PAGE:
"A total of 11 people were marooned at the confluence of Mashowe and Tuli Rivers. They were rescued but, however, their property was destroyed," she said.

Mrs Ncube said the CPU had also issued a directive that children who live in high risk areas should not attend classes until the situation improves.

She said the CPU was working flat out to be on top of the situation.

In Umguza, Redbank area Umguza River was overflowing with flood water as its banks had burst due to excessive rains.

Maize, millet and sorghum were submerged in water and some of it washed away by the rains.

One house close to the Victoria Falls highway was submerged halfway by the flood waters.

Villagers in that areas said they have never witnessed such levels of water before.

"We moved to this area 10 years ago and we have never witnessed such, this water that has flooded our fields is shocking and we do not know when it will subside," said Mr Edward Sibanda.

In Bulawayo, the flash floods that affected some parts of Cowdray Park had subsided by lat yesterday afternoon. A Sunday News crew could not, however, make it through to the new stands as the road was still impassible.

The Bulawayo City Council last night warned residents who do not put weep holes on their property boundary walls saying this was a violation of by-laws.

In a statement the local authority's Town Clerk, Mr Christopher Dube, said they would soon prosecute residents who do not comply.

"Particular attention should be taken to ensure compliance with these obligations, and with ensuring that all entrances over drains are adequate and allow the free flow of water. Bulawayo City Council may serve a Notice under the Roads Act [Chapter 13:18] and/or the Environmental Management Act [Chapter 20:27] on the owners, occupiers or users of any land who do not comply with these requirements. It is an offence not to comply with such a Notice, or with any Planning Enforcement Notice, which if pursued through the courts may result in prosecutions and fines," said Mr Dube.

As people grapple with the effects of the rain, the Meteorological Services Department said the threat of tropical depression was over as it has now moved to Namibia.

MSD head of public weather services Mr Tich Zinyemba yesterday said the only challenge that remained were the after effects of the tropical depression.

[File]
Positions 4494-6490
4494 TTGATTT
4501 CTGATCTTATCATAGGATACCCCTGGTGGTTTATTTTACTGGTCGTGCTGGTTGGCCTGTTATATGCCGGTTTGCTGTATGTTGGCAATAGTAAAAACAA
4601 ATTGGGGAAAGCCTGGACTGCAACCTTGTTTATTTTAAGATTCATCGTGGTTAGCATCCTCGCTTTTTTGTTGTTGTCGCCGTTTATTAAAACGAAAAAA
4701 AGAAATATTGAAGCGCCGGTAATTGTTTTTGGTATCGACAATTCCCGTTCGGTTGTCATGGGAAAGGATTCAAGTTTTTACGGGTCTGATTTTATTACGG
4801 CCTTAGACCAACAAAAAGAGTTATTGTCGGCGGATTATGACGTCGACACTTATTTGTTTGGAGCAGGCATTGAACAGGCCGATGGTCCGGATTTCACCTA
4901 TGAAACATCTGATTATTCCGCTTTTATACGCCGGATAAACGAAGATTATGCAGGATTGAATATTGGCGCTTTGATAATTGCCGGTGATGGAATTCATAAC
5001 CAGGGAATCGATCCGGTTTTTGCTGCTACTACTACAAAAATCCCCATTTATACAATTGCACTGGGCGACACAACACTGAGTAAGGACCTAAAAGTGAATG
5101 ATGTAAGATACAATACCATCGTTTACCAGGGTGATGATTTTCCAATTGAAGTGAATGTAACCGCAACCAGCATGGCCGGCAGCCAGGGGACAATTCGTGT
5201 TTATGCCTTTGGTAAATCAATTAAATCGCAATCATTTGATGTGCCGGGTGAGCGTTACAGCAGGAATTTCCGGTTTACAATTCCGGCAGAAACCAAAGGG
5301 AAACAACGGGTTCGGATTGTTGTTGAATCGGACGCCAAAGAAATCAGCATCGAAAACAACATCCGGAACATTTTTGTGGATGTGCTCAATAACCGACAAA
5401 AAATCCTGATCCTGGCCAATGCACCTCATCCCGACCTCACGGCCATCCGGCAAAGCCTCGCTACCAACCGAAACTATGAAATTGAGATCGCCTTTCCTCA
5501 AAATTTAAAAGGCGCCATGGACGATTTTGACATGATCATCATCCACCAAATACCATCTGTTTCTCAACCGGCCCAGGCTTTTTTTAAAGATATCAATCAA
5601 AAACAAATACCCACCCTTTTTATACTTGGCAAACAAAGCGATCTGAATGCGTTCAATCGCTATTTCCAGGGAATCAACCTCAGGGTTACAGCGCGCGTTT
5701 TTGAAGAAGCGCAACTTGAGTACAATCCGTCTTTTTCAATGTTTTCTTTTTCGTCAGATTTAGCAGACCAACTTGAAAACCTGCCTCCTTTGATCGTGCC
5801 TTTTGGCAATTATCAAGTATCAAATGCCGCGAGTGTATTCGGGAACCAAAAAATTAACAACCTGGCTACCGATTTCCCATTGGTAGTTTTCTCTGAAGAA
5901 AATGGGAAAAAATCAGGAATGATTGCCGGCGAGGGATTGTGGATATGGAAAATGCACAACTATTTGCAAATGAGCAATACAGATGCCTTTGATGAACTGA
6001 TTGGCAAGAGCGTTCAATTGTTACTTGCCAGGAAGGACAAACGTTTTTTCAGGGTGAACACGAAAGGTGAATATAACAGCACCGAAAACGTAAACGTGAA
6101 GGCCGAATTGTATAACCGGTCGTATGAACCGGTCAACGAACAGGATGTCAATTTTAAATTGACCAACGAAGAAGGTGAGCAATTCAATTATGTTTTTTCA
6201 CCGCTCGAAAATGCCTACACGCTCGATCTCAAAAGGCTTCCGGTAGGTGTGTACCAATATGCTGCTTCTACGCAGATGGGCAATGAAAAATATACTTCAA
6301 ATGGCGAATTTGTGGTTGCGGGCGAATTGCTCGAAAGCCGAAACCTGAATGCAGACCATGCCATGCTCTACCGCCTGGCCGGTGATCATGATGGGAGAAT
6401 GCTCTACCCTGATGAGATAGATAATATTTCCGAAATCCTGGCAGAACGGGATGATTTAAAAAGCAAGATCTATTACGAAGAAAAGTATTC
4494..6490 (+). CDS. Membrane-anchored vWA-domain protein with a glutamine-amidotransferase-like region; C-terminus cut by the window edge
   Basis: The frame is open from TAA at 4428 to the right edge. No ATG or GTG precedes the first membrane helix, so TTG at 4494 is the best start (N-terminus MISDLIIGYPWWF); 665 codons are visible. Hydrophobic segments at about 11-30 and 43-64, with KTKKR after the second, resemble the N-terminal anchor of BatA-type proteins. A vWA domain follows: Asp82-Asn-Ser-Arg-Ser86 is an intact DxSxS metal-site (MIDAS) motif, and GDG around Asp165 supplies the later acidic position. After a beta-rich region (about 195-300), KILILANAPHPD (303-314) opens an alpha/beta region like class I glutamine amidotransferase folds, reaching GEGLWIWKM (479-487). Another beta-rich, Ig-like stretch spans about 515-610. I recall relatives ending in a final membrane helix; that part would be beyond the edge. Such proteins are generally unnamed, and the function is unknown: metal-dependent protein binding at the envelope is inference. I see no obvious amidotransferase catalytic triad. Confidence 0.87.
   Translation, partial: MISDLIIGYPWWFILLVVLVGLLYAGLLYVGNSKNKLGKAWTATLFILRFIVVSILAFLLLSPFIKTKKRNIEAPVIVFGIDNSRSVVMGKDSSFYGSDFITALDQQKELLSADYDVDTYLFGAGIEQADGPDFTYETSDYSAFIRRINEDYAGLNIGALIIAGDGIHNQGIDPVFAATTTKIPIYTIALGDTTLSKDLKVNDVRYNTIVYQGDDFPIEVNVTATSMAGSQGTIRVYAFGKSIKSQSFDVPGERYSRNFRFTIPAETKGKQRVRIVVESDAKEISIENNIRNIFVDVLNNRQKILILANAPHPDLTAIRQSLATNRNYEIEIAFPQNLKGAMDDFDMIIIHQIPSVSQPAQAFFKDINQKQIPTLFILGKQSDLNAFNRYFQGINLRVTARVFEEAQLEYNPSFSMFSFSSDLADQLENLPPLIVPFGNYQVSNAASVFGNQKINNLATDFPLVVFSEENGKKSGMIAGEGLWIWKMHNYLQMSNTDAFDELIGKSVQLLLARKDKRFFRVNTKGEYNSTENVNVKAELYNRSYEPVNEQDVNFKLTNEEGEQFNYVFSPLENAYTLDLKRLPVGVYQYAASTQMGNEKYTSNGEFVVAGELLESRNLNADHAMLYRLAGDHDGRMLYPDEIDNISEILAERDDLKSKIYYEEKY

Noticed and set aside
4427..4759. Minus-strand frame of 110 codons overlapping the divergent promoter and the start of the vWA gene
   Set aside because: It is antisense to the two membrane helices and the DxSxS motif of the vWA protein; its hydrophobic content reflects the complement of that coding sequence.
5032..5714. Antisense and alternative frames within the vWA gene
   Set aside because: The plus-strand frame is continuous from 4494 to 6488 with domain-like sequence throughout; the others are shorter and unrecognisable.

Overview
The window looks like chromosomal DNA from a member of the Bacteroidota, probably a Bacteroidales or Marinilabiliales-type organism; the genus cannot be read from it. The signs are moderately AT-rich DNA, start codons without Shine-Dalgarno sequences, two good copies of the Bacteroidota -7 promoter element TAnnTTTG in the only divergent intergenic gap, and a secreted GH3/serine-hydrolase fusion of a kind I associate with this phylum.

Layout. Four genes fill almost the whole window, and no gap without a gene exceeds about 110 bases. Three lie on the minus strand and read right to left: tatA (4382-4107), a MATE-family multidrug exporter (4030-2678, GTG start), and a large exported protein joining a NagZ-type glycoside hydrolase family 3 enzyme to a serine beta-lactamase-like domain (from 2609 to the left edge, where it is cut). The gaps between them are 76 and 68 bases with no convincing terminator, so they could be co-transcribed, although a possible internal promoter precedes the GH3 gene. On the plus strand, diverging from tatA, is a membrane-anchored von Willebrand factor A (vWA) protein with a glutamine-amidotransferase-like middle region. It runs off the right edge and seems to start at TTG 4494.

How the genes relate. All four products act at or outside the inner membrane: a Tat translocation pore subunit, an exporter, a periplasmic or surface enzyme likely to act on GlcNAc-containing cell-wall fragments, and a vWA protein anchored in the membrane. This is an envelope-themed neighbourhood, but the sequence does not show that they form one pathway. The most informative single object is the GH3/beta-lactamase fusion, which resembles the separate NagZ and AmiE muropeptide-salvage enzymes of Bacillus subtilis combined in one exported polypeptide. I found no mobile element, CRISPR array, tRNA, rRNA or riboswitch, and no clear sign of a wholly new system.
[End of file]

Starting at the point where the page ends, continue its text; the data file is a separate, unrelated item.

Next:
"It's no longer a threat. It (tropical depression) has moved into Namibia now. The only threat that remains are the after effects, which of course will be dealt with by other departments," he said.

The tropical depression affected southern parts of the country, particularly Matabeleland South, Bulawayo and parts of Matabeleland North.

According to the MSD the incessant rains saw some stations in the southern parts of the country recording high precipitations in 24 hours.

Matopos recorded 100 mm, Plumtree 97 mm, Khumalo 80 mm, Joshua Mqabuko Nkomo International Airport 79 mm, Tsholotsho 72 mm and Kezi 42 mm.

Mr Zinyemba said some areas in the region might have received higher precipitations than those recorded at MSD stations.

Meanwhile, the Zimbabwe National Water Authority (Zinwa) last week said at least 100 of the country's major dams were now full and spilling, raising the risk of flooding in many parts of the country.

Zinwa corporate communications and marketing manager Mrs Marjorie Munyonga said floodgates at some filled up dams will occasionally be opened to create space for incoming flood water.

She said this helps to ensure the dams' safety and maintain the dams' structural integrity.

"At least 100 of the country's major dams are now full and spilling, raising the risk of flooding in many parts of the country.

This development has seen Zinwa opening floodgates at some of the filled up dams as a way of creating space for the incoming flood water.

"To ensure the dam safety and to maintain the dams' structural integrity, Zinwa occasionally opens the floodgates at some of the dams to create spaces for incoming flood water," she said.

Mrs Munyonga warned communities that live downstream to be on high alert of possible flooding when floodgates at dams near them are opened.

Source - sundaynews